In this case, we need an abstraction to represent storage for DAG definitions and for log files. Definition of a Persistent Volume resource for DAGs is in pv-azurefile-csi.yaml file on GitHub. Definition of a Persistent Volume resource for logs is in pv-azurefile-csi-logs.yaml file on GitHub.

Open pv-azurefile-csi.yaml and pv-azurefile-csi-logs.yaml files to edit them to include your own fileshare name and storage account name. If you followed the steps above, assign the parameter shareName to the value of $FILESHARE_NAME variable, and parameter server to the value of $

If you are not using Azure, make sure to change the CSI driver settings to correspond to AWS, GCP, or any other platform. Don’t forget to create any necessary secrets to store sensitive data corresponding to the fileshare system you are using.

Create persistent volumes:

kubectl create -f pv/pv-azurefile-csi.yaml
kubectl create -f pv/pv-azurefile-csi-logs.yaml

Persistent Volume Claims for logs and DAGs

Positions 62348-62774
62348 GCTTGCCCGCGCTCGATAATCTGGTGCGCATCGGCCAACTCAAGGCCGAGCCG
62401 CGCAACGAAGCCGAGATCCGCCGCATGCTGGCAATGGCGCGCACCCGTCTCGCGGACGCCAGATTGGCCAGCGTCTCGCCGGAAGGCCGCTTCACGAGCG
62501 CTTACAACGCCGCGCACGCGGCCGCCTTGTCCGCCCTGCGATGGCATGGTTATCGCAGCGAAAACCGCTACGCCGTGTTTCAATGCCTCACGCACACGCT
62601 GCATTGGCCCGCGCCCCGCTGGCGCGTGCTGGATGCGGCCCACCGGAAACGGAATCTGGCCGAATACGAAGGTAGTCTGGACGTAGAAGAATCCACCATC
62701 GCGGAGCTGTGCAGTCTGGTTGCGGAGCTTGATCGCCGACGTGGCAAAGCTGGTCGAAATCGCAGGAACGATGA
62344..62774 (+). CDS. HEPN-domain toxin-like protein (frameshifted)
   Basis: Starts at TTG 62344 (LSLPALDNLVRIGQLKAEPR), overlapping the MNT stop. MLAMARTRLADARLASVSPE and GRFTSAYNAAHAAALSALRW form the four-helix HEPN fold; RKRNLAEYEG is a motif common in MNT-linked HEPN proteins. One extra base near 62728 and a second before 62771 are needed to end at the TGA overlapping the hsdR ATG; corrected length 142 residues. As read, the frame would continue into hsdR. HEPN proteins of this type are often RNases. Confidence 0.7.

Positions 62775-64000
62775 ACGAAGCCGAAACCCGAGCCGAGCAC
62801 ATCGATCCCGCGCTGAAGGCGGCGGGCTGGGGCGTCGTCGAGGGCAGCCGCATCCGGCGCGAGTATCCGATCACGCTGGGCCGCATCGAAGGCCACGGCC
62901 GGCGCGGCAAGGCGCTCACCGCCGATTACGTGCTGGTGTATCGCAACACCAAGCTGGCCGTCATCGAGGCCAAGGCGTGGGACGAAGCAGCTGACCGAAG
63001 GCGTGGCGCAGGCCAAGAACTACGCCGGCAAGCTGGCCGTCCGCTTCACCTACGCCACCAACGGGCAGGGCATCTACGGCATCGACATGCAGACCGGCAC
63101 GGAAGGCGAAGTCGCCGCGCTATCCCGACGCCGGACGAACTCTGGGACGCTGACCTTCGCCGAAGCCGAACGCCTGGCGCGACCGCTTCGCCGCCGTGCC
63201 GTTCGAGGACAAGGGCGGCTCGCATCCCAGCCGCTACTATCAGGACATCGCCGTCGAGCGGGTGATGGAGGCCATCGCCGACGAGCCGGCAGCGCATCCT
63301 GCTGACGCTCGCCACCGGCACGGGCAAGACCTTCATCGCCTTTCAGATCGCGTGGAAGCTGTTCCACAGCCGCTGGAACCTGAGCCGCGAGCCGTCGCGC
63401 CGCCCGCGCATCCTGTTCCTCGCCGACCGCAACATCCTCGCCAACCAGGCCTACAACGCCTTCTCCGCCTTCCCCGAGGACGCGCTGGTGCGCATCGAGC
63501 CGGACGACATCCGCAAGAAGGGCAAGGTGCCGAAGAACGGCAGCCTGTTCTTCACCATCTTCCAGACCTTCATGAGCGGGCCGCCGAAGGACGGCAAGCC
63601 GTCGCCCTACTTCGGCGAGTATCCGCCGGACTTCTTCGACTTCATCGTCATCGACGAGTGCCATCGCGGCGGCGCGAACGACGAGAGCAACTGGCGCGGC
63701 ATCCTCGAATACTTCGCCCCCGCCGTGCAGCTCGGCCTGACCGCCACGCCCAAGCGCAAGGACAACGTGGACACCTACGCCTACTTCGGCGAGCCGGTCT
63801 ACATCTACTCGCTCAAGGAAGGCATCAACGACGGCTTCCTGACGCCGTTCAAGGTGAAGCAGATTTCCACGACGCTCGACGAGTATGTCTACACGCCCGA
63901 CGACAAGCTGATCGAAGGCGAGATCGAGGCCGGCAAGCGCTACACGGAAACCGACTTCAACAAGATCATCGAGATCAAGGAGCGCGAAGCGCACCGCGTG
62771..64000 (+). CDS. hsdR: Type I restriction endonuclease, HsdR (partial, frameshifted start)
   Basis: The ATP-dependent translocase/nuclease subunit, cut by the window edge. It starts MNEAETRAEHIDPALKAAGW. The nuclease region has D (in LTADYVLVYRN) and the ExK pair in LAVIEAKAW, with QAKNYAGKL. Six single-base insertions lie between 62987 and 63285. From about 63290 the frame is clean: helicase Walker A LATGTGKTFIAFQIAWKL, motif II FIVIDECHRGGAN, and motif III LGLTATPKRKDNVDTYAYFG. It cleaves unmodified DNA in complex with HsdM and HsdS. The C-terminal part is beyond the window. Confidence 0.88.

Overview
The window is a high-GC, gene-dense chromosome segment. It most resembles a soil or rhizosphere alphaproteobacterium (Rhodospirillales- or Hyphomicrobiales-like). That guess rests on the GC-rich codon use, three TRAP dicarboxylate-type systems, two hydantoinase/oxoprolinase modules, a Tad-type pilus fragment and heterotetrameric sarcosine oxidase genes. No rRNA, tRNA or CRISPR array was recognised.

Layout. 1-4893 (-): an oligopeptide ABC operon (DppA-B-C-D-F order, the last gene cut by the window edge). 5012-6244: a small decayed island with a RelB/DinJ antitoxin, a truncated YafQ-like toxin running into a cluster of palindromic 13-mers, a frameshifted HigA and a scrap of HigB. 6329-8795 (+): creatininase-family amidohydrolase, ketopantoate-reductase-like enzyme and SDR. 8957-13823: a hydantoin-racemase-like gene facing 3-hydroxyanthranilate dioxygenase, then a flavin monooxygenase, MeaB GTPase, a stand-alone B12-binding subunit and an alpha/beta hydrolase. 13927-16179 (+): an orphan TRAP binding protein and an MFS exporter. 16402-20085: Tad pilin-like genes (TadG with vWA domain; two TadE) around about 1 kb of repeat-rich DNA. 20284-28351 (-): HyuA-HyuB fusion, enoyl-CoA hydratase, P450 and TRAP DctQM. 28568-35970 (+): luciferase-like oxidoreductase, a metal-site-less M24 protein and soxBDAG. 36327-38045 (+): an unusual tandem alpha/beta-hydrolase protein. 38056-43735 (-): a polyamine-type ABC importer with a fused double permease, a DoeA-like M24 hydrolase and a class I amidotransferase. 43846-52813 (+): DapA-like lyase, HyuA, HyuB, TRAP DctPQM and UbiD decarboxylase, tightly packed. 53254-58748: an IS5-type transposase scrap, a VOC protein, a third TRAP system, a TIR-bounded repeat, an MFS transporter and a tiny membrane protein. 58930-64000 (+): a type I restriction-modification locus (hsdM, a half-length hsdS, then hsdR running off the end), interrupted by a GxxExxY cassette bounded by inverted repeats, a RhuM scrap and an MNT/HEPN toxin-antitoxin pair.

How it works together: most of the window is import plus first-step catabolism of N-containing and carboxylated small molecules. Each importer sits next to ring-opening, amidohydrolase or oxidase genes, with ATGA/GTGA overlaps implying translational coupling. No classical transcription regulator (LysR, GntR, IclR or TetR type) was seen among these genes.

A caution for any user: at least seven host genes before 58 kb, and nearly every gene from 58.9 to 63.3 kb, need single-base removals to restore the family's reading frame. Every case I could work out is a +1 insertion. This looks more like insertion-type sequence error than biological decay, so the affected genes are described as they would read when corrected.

In addition to Persistent Volumes as a storage abstraction, we also have an abstraction that represents a request for storage, called Persistent Volume Claim. The goal of Persistent Volume Claim is to represent a specific pod’s request for storage combined with specific details, such as exact amount of storage, and access mode.

We need to create Persistent Volume Claims for DAGs and logs, to make sure pods that interact with storage can use these claims to request access to the storage (Azure Files in this case).

Definition of a Persistent Volume Claim resource for DAGs is in pvc-azurefile-csi-static.yaml file on GitHub. Definition of a Persistent Volume Claim resource for logs is in pvc-azurefile-csi-static-logs.yaml file on GitHub.

Create persistent volume claims:

kubectl create -f pv/pvc-azurefile-csi-static.yaml
kubectl create -f pv/pvc-azurefile-csi-static-logs.yaml

After a few minutes, make sure your Persistent Volume Claims are in Bound state:

$ kubectl get pvc -n airflow-on-k8s
dags-pvc   Bound    dags-pv   10Gi       RWX
logs-pvc   Bound    logs-pv   10Gi       RWX